Barry McNamara  |   Published October 25, 2015

Traumatic brain injuries

Winslade ’63 tells Monmouth psychology students the dangers of contact sports
  • Winslade ’63 tells Monmouth psychology students the dangers of contact sports
Monmouth College alumnus William Winslade was ahead of his time in 1998, when his ground-breaking book “Confronting Traumatic Brain Injury: Devastation, Hope and Healing,” was published by Yale University Press.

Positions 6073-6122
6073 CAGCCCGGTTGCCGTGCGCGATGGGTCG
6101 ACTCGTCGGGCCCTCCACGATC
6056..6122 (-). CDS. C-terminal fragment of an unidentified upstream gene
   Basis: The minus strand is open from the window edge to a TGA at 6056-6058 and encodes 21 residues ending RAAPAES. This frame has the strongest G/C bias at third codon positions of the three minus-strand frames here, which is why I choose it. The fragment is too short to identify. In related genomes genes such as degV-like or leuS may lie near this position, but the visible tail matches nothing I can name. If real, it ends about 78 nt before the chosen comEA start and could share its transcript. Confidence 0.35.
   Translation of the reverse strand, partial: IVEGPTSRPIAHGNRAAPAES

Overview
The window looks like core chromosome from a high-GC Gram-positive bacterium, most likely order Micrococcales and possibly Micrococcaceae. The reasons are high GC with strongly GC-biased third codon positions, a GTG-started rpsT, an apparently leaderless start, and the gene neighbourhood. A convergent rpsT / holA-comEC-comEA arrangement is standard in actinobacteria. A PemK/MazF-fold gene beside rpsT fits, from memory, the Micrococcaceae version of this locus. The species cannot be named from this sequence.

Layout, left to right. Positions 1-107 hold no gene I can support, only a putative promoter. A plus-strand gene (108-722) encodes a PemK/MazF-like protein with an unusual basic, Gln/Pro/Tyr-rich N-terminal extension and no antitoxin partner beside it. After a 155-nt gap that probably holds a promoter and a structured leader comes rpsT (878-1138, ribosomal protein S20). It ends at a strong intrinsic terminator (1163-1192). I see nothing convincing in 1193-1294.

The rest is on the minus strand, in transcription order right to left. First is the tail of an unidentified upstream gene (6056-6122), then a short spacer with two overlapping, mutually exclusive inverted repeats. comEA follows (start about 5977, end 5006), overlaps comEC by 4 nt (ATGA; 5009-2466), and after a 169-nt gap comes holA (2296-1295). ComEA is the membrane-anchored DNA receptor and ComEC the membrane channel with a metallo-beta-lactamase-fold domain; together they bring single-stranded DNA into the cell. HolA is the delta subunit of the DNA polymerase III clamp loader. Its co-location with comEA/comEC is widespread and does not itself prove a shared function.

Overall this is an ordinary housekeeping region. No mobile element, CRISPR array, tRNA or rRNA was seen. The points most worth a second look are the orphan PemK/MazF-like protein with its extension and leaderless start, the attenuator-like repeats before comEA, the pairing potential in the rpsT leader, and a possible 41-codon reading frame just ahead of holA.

Today, the issues raised by Winslade nearly two decades ago are getting front-page treatment, and not just the front page of the sports section. During a recent visit to his alma mater through its Alumni Distinguished Visitor program, he shared some of his thoughts on traumatic brain injury (TBI).   Speaking to a psychology class, Winslade cited stories of several athletes – particularly football players and boxers – who saw their lives tragically altered and, in some cases, ended, by TBI.   “We’re in a new era of traumatic brain injury,” he told the class. “It’s no longer a silent epidemic.”   Going back more than a century, the issue of athletic injuries wasn’t completely silent, he admitted, telling the class about President Theodore Roosevelt’s threat to institute a federal law banning football after 16 players died in 1902. About a quarter-century later, a doctor “autopsied 300 people, and 28 were boxers,” reported Winslade. “The brains of the boxers looked really weird. There were protein build-ups that looked like tangled spaghetti. … Back then, the phrases used to describe boxers were ‘punch drunk’ and ‘slug nutty.’”   Winslade, a 1963 Monmouth graduate who went on receive three doctoral degrees in philosophy, psychoanalysis and law, then made a very simple point: “Boxing is the deliberate delivery of traumatic brain injury. The knockout is the goal.”   His impression of football is not much more optimistic, as he said helmets are great for “protecting the face, but not the brain.”   “Players might not get a concussion, but they will get repeated blows to the head. That destroys large sections of the cerebral cortex. That’s the part of the brain you need to pass your exams,” he told the students.   A former trustee of the college and a recipient of an honorary doctorate, Winslade, who holds a named professorship at the University of Texas Medical Branch in Galveston, as well as academic appointments at the University of Houston and the University of Texas at Austin, was inducted into Monmouth’s Hall of Achievement in 1997. That was not the prognosis for him at the age of 18 months, when he fell off a second-story porch, landing on his head. He spent five weeks in a hospital, where bone fragments were removed and stints were used to drain fluid to reduce swelling that could cut off the supply of blood to his brain.   He made it through that ordeal without any “residual effects that I know of,” and developed into a strong athlete in Carlinville, Ill. Despite his abilities, he opted out of high school football.   “I was right not to play,” he said. “It’s a fascinating sport, but it’s extremely dangerous.”   Winslade said that shortly after his book was released, the National Football League was challenged to make changes to its policies related to concussions.   “They said that concussions were just ‘mild.’ They get better. Concussions are just a bruise on your brain, and bruises heal.”   He asked the class, “Is that true? Was their committee really on the right track?,” then introduced them to another element of TBI – secondary impact syndrome. He told of a track athlete he knew who also participated in Gold Gloves boxing as a way to stay in shape. Two days after getting beaten up in the ring, he fought again, and the first blow he received killed him, with secondary impact syndrome being the diagnosis.   In a recent op-ed piece in the Houston Chronicle, Winslade and his co-author attempted to answer the question of what to do with the flood of new TBI information:   “What level of risk is tolerable?” they asked. “Parents must answer this question for any minor child who plays football. Adults who play football must answer this question for themselves. But we must realize that the risks of concussions and the magnitude of the harms they cause may be significantly larger than we previously believed. Further, we must move past the idea that helmet technology or concussion-management protocols can cure all of the problems. The only thing we can say with certainty is that there will be no easy solutions.”   Another article, published by grantland.com just two weeks after Winslade’s visit to campus, spoke to the severity of the issue, as well as the level of denial by the NFL and other organizations that Winslade cited to the class:   “According to the National Center for Catastrophic Sports Injury Research, which is housed at the University of North Carolina, 13 high school American football players died from injuries between 2012 and 2014. This is a plain and simple statistic. Alone among our sports spectacles, American football kills our children. … This is something that should give anyone pause but is not likely to do so. Not now. Not in the American fall, when American football is played, and when the cheers echo from sea to shining sea.”
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